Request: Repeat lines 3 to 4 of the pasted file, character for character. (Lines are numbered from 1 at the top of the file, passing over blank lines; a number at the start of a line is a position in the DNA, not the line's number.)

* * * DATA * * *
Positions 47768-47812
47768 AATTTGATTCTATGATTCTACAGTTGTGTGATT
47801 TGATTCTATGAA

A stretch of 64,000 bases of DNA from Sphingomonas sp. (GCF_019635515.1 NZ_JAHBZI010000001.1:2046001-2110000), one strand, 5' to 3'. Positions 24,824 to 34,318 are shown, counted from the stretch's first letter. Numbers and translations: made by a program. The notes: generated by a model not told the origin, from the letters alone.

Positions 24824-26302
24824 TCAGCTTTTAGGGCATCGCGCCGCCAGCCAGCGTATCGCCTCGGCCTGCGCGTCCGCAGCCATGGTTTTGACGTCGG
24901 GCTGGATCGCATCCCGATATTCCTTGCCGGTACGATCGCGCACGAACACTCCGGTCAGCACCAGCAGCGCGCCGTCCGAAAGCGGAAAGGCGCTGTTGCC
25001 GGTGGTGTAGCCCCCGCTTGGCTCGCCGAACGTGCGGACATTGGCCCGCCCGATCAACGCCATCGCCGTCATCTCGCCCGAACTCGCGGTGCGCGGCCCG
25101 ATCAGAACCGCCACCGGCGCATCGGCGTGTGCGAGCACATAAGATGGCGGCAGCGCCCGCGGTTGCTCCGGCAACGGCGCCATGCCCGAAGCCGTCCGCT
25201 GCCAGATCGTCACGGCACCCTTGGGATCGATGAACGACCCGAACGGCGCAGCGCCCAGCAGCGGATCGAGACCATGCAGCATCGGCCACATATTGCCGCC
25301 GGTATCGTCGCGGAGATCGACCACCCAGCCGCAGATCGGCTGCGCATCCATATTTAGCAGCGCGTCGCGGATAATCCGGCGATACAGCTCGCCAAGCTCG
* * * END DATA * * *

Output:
47801 TGATTCTATGAA

A stretch of 64,000 bases of DNA from Sphingomonas sp. (GCF_019635515.1 NZ_JAHBZI010000001.1:2046001-2110000), one strand, 5' to 3'. Positions 24,824 to 34,318 are shown, counted from the stretch's first letter. Numbers and translations: made by a program. The notes: generated by a model not told the origin, from the letters alone.